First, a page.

Stanford's David Shaw reiterates that he has no desire to go to NFL

Several NFL teams fired coaches Monday, so expect Stanford Coach David Shaw's name to once again be floated as a candidate for a pro job.

Shaw said that while it is "unbelievably flattering" and "really cool" to have his name come up, he has not been contacted and "I have no desires to pursue another job."

Shaw has guided Stanford to a 34-6 record in three seasons. The Cardinal plays Michigan State on Wednesday in the 100th Rose Bowl game.

Shaw was an NFL assistant for the Philadelphia Eagles, Oakland Raiders and Baltimore Ravens before working as an assistant at the University of San Diego and Stanford.

"I have not and don't plan on interviewing with anybody," Shaw said. "I think it's really nice that my name gets batted around and that's great, and part of it is because I do have nine years of NFL experience, so it seems like an easy transition for some people.

"But honestly, I'm looking forward to playing this game and getting into the off-season and starting to put together another winning season next year."

Elsworth will start

Kyler Elsworth, a fifth-year senior who began his Michigan State career as a walk-on, will probably start at middle linebacker in place of suspended Max Bullough, Spartans Coach Mark Dantonio said.

Elsworth is expected to share playing time with sophomore Darien Harris. Dantonio said last week that sophomore Ed Davis also could play the spot.

Elsworth has 10 tackles, Harris seven, Davis 17.

"These guys have played a lot of football for us all year, so they're going to get an opportunity to play in the Rose Bowl and be starters, or have a huge impact on the game if they're not starting," Dantonio said.

Sitting out

There may be no sadder injury in sports than one to a senior college football player who is also an NFL prospect.

Stanford defensive end Ben Gardner, who will sit out the Rose Bowl because of a torn pectoral muscle, stood to the side this week during media day wearing his No. 49 jersey.

He was part of the team, but not part of it. A career that produced 106 tackles and 17.5 sacks is of no use to the Cardinal now. Gardner played in 46 games during the renaissance of Stanford football but will watch the Rose Bowl from the sidelines.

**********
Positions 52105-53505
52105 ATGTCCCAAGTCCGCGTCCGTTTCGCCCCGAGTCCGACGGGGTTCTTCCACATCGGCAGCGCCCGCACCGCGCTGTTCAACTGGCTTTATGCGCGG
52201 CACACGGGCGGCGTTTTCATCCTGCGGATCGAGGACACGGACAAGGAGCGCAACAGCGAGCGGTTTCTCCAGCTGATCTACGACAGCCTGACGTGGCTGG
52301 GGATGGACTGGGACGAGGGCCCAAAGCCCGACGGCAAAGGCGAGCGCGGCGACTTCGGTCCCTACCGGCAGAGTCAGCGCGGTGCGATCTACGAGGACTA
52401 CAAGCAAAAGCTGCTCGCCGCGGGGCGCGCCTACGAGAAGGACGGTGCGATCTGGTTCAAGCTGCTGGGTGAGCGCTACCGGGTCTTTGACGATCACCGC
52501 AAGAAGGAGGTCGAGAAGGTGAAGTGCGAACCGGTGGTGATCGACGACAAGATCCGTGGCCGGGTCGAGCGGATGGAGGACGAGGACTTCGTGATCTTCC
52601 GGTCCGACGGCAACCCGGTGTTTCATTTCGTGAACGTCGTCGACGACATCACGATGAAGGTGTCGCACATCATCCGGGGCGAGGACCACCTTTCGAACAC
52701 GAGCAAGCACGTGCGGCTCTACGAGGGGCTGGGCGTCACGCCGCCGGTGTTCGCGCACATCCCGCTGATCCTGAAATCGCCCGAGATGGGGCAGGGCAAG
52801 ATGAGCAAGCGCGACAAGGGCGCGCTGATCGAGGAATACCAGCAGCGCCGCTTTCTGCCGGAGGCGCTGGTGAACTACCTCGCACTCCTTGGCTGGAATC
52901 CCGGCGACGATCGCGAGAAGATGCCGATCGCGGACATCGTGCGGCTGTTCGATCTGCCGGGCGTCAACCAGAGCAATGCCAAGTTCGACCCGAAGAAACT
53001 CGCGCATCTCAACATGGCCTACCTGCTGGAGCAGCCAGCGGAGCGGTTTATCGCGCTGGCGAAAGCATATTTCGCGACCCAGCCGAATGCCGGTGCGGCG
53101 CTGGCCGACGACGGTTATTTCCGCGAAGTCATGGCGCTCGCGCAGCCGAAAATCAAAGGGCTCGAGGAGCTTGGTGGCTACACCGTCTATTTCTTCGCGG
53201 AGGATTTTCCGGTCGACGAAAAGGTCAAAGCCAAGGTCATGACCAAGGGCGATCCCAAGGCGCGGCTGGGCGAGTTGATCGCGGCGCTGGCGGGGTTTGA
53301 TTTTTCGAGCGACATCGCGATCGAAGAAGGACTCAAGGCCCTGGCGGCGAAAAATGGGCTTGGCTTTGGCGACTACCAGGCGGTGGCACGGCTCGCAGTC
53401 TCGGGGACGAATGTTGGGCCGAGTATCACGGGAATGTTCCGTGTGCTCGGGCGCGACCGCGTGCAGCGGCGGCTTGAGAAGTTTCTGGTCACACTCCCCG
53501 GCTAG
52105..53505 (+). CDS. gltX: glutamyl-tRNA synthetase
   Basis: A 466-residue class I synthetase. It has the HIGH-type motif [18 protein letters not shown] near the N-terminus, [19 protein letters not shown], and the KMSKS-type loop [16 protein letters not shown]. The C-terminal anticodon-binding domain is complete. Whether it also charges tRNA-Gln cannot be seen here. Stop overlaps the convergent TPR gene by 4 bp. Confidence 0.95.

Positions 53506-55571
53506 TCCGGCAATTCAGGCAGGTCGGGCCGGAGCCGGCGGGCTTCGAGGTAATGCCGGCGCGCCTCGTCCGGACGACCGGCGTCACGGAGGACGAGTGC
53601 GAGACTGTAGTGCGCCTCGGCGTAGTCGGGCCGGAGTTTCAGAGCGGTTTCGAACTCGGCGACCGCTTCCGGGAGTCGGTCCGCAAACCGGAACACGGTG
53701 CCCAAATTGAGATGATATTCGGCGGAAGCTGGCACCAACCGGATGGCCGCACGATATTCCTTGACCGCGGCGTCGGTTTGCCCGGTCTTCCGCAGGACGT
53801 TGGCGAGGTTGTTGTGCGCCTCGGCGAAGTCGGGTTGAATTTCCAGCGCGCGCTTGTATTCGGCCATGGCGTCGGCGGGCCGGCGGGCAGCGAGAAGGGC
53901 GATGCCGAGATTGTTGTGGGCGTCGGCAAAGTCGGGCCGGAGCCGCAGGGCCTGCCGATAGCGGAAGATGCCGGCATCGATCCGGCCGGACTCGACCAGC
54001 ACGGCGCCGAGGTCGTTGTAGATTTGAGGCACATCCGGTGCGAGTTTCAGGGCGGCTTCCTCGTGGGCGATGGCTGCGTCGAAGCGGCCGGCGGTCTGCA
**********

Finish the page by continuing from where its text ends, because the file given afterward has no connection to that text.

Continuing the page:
The injury that ended his college career at Oregon State on Oct. 26 required surgery and a long rehabilitation. "It's a brutal game, but it's what you sign up for," Gardner said.

He winced when reminded of North Carolina left tackle James Hurst, who broke his fibula in his final collegiate start in Saturday's Belk Bowl win over Cincinnati. Hurst was considered a top prospect in next spring's NFL draft. He had started 49 straight games for the Tar Heels.

Gardner, at 6 feet 4 and 277 pounds, is not as highly touted as Hurst. Gardner is considered an NFL "tweener" who plans on making up for any athletic deficiencies with an All-America work ethic.

Gardner still hopes to be a late-round pick who can grind his way onto an NFL roster. His job now is to help Stanford defensive line coach Randy Hart prepare his players for Michigan State.

Gardner was fortunate in the sense he got to play in last season's Rose Bowl win over Wisconsin.

"It's different than before, for sure," he said of this season's approach. "You definitely don't get as nervous, but you still get antsy to get to the game."

Inching forward

Michigan State offensive lineman Blake Treadwell cited the Spartans' 42-39 loss to Wisconsin in the 2011 Big Ten Conference championship game as a turning point for a program that is playing in the Rose Bowl game for the first time since 1988.

"That was the closest we had ever felt going to the Rose Bowl," said Treadwell, a fifth-year senior. "We were a couple of plays away, so experiencing that we knew we were right there.

"Coach D had really preached, we've just got to find that extra inch to be able to propel us and go to where we need to be.… This year, like Coach said, we found those inches."

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